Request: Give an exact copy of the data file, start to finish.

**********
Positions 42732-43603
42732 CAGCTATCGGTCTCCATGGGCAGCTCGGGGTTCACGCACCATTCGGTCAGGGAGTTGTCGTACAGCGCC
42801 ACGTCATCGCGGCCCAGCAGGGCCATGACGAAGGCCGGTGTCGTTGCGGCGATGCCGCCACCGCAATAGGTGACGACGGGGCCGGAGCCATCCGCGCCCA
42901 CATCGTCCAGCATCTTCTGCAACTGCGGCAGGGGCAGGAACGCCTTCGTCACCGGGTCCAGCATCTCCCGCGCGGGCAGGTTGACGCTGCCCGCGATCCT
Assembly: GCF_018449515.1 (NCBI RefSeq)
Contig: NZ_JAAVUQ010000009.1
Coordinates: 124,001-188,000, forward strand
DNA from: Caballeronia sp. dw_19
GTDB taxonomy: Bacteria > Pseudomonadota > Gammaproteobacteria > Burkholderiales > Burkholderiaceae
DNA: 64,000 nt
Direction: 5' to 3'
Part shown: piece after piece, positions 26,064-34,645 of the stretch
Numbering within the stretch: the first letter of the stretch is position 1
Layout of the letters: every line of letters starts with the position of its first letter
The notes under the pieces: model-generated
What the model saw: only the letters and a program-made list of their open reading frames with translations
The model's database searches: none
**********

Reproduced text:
Positions 42732-43603
42732 CAGCTATCGGTCTCCATGGGCAGCTCGGGGTTCACGCACCATTCGGTCAGGGAGTTGTCGTACAGCGCC
42801 ACGTCATCGCGGCCCAGCAGGGCCATGACGAAGGCCGGTGTCGTTGCGGCGATGCCGCCACCGCAATAGGTGACGACGGGGCCGGAGCCATCCGCGCCCA
42901 CATCGTCCAGCATCTTCTGCAACTGCGGCAGGGGCAGGAACGCCTTCGTCACCGGGTCCAGCATCTCCCGCGCGGGCAGGTTGACGCTGCCCGCGATCCT
Assembly: GCF_018449515.1 (NCBI RefSeq)
Contig: NZ_JAAVUQ010000009.1
Coordinates: 124,001-188,000, forward strand
DNA from: Caballeronia sp. dw_19
GTDB taxonomy: Bacteria > Pseudomonadota > Gammaproteobacteria > Burkholderiales > Burkholderiaceae
DNA: 64,000 nt
Direction: 5' to 3'
Part shown: piece after piece, positions 26,064-34,645 of the stretch
Numbering within the stretch: the first letter of the stretch is position 1
Layout of the letters: every line of letters starts with the position of its first letter
The notes under the pieces: model-generated
What the model saw: only the letters and a program-made list of their open reading frames with translations
The model's database searches: none